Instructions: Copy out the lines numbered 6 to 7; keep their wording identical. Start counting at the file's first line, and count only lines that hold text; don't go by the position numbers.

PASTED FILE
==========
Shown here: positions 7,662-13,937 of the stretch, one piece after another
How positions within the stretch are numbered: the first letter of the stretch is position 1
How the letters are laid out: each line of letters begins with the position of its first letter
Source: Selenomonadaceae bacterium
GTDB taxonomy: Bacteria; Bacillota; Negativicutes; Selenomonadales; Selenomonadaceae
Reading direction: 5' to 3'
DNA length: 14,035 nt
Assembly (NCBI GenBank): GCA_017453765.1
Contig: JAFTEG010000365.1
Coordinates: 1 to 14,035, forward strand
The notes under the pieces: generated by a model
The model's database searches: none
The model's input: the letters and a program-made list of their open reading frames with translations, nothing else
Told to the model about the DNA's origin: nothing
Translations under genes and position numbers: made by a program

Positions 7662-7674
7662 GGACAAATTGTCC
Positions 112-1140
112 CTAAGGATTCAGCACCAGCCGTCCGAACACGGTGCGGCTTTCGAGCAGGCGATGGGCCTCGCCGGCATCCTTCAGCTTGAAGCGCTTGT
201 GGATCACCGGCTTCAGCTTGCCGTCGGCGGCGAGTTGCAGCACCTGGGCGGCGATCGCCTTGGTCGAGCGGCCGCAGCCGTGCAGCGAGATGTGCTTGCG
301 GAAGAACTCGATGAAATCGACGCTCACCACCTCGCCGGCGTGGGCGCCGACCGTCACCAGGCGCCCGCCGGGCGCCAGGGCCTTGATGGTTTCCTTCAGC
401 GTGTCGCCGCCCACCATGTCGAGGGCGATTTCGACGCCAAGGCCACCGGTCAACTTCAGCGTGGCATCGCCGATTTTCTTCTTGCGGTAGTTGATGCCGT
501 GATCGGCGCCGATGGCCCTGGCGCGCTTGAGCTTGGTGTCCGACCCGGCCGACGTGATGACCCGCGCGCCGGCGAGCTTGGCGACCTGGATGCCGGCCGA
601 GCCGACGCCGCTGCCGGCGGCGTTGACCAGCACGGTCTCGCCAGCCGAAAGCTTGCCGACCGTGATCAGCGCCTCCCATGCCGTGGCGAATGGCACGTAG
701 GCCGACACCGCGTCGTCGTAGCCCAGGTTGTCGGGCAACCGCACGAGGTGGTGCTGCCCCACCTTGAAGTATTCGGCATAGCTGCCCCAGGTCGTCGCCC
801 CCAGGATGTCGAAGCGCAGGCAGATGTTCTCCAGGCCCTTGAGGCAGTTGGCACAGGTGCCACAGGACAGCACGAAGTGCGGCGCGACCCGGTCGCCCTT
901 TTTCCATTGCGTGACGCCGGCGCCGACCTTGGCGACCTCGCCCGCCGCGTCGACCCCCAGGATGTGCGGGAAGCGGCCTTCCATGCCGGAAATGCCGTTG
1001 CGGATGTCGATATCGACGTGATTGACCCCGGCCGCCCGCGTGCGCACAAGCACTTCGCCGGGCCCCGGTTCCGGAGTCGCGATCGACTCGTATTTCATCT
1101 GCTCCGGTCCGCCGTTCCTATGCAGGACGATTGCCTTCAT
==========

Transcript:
Reading direction: 5' to 3'
DNA length: 14,035 nt